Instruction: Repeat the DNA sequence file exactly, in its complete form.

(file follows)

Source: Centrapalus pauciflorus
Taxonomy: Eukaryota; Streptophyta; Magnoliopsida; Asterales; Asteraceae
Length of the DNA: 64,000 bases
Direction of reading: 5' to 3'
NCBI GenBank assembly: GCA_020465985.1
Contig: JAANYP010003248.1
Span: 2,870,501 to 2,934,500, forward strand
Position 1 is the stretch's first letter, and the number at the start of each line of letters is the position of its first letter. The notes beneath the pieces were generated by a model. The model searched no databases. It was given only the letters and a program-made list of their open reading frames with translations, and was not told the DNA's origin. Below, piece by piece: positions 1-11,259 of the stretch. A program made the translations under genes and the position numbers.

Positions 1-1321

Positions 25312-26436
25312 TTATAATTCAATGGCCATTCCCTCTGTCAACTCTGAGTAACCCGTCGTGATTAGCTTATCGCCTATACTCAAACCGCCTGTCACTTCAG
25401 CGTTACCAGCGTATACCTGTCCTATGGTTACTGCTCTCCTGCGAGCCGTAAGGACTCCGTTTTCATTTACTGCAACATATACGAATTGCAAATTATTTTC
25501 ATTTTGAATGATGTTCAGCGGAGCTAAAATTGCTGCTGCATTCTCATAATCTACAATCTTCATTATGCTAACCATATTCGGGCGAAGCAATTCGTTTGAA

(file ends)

Source: Centrapalus pauciflorus
Taxonomy: Eukaryota; Streptophyta; Magnoliopsida; Asterales; Asteraceae
Length of the DNA: 64,000 bases
Direction of reading: 5' to 3'
NCBI GenBank assembly: GCA_020465985.1
Contig: JAANYP010003248.1
Span: 2,870,501 to 2,934,500, forward strand
Position 1 is the stretch's first letter, and the number at the start of each line of letters is the position of its first letter. The notes beneath the pieces were generated by a model. The model searched no databases. It was given only the letters and a program-made list of their open reading frames with translations, and was not told the DNA's origin. Below, piece by piece: positions 1-11,259 of the stretch. A program made the translations under genes and the position numbers.

Positions 1-1321

Positions 25312-26436
25312 TTATAATTCAATGGCCATTCCCTCTGTCAACTCTGAGTAACCCGTCGTGATTAGCTTATCGCCTATACTCAAACCGCCTGTCACTTCAG
25401 CGTTACCAGCGTATACCTGTCCTATGGTTACTGCTCTCCTGCGAGCCGTAAGGACTCCGTTTTCATTTACTGCAACATATACGAATTGCAAATTATTTTC
25501 ATTTTGAATGATGTTCAGCGGAGCTAAAATTGCTGCTGCATTCTCATAATCTACAATCTTCATTATGCTAACCATATTCGGGCGAAGCAATTCGTTTGAA